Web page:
Southern Ontario produces some of the best peaches and cream sweet corn in the world. It's as simple as food gets, fresh off the stalk. You're best off buying some at a farmer's market and cooking it yourself, but for an interesting variation, you could head to Gerrard Street East on the weekend and you'll find Indian street vendors, grilling corn and squeezing lime juice and a masala of spices and salt, then selling them to people out for a stroll or to shop in the neighbourhood.

                  I really can't associate waffles, funnel cake or even peameal bacon as Toronto specialties, as tasty as they are. The peameal is Canadian, but not specific to Toronto, to my knowledge. I think funnel cake has a German heritage, perhaps introduced to North Americans by the Amish or Mennonite communities. Waffles are definitely not Toronto specialties. They're delish, but came to us via Begium, so they just aren't THE must have while in Toronto items.

                  It's tough to single out a uniquely Toronto ingredient, dish or cuisine, since Toronto is so multicultural. To me, Toronto is known for its Cantonese food, Italian food from certain regions, Indian food, particularly northern Indian, such as Punjabi, Portuguese food, Korean food, Vietnamese food, Ethiopian food, Jamaican and Caribbean islands food, Polish food and Greek food. There are countless other cultures and countries that are well-represented in Toronto's restaurant cuisine, but I haven't singled them out because they are either few in number or else not better than other major world cities (ie. Thai, Japanese, esp. sushi, Mexican, Cajun/Creole, Lebanese, Israeli, Spanish, French, Scandinavian countries, which are wholly underrepresented in Toronto, Indonesian, Chinese cuisines other than Cantonese, such as Shanghainese, Sichuan, Beijing or Hunan, to name but a few). A few honourable mentions can go out to individual restaurants, but they don't represent any sizeable population and aren't standouts from a world-wide perspective.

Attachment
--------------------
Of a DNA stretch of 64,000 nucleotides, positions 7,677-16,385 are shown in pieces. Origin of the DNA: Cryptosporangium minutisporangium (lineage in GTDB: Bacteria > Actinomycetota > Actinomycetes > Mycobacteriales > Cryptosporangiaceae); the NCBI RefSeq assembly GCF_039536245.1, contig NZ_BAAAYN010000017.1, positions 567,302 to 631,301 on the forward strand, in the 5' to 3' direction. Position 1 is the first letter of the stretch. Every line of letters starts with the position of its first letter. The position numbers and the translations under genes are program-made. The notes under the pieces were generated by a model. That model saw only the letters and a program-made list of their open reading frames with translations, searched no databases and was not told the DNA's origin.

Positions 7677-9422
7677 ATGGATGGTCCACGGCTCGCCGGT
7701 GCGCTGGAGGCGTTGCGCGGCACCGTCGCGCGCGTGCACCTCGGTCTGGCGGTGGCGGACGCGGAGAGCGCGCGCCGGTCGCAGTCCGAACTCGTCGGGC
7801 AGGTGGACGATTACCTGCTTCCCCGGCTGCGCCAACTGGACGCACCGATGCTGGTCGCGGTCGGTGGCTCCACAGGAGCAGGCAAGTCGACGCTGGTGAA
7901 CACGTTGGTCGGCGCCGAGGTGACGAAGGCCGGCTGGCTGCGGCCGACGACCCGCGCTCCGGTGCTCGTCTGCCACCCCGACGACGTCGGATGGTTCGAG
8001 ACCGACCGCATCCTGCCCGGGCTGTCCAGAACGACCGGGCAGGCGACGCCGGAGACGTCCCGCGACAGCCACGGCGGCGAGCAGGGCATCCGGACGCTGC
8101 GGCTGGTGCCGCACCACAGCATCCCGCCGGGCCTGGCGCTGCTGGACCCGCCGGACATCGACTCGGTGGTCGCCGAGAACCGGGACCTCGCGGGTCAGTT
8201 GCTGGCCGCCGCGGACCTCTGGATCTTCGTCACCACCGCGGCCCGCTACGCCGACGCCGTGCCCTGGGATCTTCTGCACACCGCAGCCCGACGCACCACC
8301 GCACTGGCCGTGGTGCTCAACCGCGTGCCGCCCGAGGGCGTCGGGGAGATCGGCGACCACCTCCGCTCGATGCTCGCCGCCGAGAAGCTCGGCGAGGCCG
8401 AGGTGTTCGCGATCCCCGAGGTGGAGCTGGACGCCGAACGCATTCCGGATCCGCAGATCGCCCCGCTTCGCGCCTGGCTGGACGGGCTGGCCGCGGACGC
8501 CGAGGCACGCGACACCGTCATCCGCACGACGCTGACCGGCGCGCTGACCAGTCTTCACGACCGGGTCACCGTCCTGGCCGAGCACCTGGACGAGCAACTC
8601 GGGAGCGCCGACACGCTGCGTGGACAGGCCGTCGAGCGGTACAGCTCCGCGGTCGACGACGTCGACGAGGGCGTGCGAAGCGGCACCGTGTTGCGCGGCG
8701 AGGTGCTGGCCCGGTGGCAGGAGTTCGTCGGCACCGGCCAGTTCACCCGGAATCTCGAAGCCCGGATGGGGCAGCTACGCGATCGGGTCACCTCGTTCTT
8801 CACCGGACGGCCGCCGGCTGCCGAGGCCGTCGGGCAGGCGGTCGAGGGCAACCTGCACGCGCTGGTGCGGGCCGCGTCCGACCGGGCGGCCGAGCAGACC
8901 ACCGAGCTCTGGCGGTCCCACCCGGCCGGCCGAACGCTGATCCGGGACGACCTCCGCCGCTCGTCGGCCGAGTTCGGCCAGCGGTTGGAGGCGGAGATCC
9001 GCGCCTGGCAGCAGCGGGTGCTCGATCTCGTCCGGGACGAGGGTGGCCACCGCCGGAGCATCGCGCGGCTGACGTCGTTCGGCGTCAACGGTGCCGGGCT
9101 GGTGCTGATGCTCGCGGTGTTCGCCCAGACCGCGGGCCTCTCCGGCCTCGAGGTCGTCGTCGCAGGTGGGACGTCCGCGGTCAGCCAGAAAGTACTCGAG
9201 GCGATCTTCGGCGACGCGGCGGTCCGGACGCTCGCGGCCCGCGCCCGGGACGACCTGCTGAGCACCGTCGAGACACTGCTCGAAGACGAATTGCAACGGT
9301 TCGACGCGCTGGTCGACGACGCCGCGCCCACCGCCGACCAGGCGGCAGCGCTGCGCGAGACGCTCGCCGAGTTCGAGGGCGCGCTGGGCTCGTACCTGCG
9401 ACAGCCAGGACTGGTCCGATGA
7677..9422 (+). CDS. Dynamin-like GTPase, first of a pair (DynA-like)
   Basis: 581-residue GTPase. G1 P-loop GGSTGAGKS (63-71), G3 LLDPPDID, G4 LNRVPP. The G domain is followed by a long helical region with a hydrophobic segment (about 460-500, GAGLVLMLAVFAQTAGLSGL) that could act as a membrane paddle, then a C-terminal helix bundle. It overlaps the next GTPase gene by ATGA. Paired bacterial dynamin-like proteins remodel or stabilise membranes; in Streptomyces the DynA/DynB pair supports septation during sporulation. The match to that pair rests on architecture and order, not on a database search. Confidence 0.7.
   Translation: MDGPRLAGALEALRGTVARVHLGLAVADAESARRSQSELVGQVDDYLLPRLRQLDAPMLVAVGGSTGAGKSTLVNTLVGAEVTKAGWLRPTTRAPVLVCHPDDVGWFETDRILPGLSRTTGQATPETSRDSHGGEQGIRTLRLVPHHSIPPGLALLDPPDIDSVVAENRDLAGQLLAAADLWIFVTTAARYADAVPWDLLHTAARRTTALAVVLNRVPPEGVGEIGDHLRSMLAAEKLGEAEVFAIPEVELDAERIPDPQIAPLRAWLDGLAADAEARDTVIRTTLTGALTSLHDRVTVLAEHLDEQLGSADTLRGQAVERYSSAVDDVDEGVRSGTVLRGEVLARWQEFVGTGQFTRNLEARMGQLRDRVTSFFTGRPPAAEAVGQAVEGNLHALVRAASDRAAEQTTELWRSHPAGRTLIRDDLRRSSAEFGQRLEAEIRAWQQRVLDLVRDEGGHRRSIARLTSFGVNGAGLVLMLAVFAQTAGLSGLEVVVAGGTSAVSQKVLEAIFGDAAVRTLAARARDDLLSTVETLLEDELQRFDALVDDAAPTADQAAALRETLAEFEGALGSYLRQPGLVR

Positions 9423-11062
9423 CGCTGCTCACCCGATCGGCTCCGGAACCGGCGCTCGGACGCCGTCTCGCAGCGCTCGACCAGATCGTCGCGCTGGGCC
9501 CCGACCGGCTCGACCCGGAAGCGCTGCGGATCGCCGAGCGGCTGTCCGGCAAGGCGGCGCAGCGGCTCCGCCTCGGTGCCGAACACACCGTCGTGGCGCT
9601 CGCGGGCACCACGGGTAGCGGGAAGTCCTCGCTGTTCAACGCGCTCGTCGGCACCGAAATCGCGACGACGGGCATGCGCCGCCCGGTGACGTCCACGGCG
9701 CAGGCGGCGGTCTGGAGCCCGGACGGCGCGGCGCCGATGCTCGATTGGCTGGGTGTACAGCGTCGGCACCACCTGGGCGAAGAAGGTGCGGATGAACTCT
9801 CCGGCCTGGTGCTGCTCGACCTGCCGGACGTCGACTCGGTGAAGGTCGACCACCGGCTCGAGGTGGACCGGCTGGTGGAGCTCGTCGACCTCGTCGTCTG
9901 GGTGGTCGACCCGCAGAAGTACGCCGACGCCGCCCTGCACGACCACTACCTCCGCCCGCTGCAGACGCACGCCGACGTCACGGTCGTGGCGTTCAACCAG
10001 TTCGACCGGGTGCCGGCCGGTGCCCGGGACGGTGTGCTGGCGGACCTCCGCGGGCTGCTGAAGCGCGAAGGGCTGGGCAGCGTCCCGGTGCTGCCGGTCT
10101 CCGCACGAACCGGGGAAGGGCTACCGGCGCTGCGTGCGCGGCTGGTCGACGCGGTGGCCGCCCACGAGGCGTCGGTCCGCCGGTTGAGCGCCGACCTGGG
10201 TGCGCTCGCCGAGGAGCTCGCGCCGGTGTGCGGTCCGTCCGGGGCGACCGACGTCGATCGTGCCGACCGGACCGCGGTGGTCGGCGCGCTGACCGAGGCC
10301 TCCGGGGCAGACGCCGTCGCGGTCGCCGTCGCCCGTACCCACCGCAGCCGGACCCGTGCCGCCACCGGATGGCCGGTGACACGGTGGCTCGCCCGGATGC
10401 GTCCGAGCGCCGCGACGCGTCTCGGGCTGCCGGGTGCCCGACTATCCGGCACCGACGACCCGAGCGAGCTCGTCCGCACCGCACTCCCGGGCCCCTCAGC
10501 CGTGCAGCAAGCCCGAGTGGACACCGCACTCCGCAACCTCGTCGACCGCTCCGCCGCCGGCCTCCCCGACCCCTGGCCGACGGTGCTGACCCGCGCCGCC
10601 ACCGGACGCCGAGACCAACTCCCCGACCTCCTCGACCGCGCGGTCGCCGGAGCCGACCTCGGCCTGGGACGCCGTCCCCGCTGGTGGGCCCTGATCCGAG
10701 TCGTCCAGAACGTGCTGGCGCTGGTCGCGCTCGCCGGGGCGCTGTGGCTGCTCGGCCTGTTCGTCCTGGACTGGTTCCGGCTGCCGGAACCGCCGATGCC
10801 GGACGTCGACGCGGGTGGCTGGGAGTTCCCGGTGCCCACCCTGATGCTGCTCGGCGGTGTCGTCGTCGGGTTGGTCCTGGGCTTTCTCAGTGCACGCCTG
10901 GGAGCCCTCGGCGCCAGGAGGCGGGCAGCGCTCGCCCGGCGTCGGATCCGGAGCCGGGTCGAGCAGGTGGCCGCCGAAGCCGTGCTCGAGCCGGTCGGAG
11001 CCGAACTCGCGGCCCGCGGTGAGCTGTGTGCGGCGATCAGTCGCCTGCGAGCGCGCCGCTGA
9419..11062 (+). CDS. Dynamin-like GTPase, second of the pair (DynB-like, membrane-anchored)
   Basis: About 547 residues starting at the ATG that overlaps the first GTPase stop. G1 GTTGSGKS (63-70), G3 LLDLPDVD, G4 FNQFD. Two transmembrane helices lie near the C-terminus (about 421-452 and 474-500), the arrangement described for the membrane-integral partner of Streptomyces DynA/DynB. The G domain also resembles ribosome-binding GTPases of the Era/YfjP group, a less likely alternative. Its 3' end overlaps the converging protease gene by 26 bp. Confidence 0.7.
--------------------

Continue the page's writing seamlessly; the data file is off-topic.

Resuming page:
Toronto can hold its own against other North American cities with hamburgers and fries, but I highly doubt that we outclass other cities, particularly not on a world scale, with these offerings, not when our laws dictate that burgers not ground freshly and on-site are to be cooked to medium or well-done.

                  1. re: 1sweetpea

                    For safety's sake, I think burgers done pink should be ground onsite. The problem is, not enough do it onsite to make eating them the right way possible.

                    I do agree with you...waffles? Never have I heard that as Toronto specialty.

                    Toronto is more about the multi-cultural thing.

                    1. re: 1sweetpea

                      You make some excellent points, sweetpea.

                      Peameal is not specifically Toronto, but as far as I've been able to suss out it is a natively Ontario foodstuff. It's not a hugely exciting or legendary thing, but personally, I enjoy it and get my visitors to try it because you won't find it back home. I put it more in a comfort food category than an "oh my God you MUST try this!" category, but personally, I think it's worth doing.